October 21, 2010
The mythological trickster; to some he is a deviant bent on bringing about chaos and evil, to others he is a helpful aid to society, poorly misunderstood. Trickster comes in many forms and can serve many purposes. It is said that trickster has some common traits yet it is also said in “Mapping mythic tricksters” (Hynes, 1993) that trickster is indefinable. Still we can use certain trait definitions to show observation of trickster at his best and perhaps his worst as well. It is pointed out by Hynes (1993), that there are six characteristics most commonly associated with trickster, trickster can be ambiguous and anomalous, a deceiver and trick player, a shape shifter, a situation inverter, a messenger and imitator of the gods, and sacred and lewd bricoleur. Any trickster that we look at will fit many if not all of these characteristics. Hannibal Lecter, a vicious killer and cannibal from the movie Silence of the lambs is a modern day trickster. At first glance Lecter appears to be nothing more than a psychotic freak with a taste for human flesh but upon closer inspection one can see that he is far more.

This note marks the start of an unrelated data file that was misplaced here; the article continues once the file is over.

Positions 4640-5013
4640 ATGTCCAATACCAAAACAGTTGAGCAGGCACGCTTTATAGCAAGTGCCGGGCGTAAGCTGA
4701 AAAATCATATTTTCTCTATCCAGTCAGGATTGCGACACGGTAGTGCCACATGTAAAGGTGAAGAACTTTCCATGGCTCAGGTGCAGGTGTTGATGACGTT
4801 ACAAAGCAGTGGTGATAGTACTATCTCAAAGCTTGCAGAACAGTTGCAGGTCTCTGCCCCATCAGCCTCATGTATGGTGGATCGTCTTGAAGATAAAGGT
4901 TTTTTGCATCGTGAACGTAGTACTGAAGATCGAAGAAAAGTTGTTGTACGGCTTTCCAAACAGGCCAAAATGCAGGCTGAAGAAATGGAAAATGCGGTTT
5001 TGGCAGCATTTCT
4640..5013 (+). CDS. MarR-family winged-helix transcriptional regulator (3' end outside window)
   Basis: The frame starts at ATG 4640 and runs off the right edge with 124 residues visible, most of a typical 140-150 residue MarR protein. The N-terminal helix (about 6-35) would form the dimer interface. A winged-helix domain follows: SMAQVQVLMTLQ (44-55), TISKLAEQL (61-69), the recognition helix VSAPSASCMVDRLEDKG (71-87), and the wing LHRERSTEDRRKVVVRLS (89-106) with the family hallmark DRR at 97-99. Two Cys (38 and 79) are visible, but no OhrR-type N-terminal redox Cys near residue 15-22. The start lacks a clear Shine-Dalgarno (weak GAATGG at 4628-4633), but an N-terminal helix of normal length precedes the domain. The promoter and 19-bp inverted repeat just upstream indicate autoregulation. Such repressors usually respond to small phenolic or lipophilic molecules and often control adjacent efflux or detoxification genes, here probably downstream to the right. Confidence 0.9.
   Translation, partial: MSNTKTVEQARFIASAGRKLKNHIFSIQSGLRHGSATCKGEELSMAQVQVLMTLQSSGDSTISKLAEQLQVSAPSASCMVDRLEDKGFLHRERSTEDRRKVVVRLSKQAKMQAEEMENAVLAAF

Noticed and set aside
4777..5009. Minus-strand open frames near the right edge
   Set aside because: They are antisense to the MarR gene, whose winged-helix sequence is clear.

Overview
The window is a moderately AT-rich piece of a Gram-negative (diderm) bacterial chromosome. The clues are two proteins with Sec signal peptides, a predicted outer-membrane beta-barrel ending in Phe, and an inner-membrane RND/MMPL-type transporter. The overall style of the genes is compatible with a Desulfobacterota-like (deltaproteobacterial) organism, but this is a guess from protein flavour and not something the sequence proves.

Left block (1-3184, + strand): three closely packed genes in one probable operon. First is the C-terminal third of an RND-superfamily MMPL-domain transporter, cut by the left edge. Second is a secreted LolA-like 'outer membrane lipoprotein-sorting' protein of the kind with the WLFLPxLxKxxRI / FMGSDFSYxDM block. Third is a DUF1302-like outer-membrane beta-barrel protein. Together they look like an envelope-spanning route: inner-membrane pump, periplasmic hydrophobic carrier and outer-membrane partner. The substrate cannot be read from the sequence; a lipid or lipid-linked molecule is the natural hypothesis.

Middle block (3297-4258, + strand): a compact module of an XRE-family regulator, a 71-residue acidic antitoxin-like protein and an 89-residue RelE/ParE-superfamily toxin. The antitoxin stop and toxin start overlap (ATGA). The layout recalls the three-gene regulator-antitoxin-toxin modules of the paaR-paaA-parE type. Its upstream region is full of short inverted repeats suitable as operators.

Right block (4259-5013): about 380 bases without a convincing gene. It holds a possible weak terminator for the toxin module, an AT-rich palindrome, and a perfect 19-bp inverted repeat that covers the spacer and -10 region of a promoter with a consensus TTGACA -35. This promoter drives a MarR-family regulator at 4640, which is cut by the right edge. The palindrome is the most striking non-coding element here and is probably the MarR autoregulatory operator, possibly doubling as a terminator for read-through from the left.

At first glance Lecter seems to be a well educated man with good manners and well developed taste. However, one must look behind the façade and remember that Lecter is a brutal killer who in his own mind has done nothing wrong. It is necessary to know a bit about Lecter’s history in order to properly see how he fits into the trickster stereotype rather than just that of a monstrous psychopath. Lecter was born in Lithuania on January 20, 1933 to parents of nobility. At about the age of 10 his family moved to their cabin in the woods in an attempt to stay safe from the war efforts that were going on but his mother and father both ended up dead leaving Hannibal and his little sister Mischa to fend for themselves. Eventually some men came to the cabin and took shelter there but rather than help Hannibal...
References: Demme, J. (Director). (1991). The silence of the lambs. [Digital Versatile Disc]. Los Angeles, California: Orion Pictures.
Hynes, William J. “Mapping the Characteristics of Mythic Tricketers: A Heuristic Guide.” Mythical Trickster Figures: Contours, Contexts, and Criticisms. Eds. William J. Hynes and William G. Doty. Tuscaloosa, AL: U of Alabama P, 1993. 33-45.
Ratner, B. (Director). (2002). Red Dragon. [Digital Versatile Disc]. Century City, Los Angeles, California: Metro-Goldwyn-Mayer Inc.
Ridley, S. (Director). (2001). Hannibal. [Digital Versatile Disc]. Century City, Los Angeles, California: Metro-Goldwyn-Mayer Inc.
Thury, E. M., & Devinney, M. K. (2009). Introduction to mythology. New York, New York: Oxford University Press.
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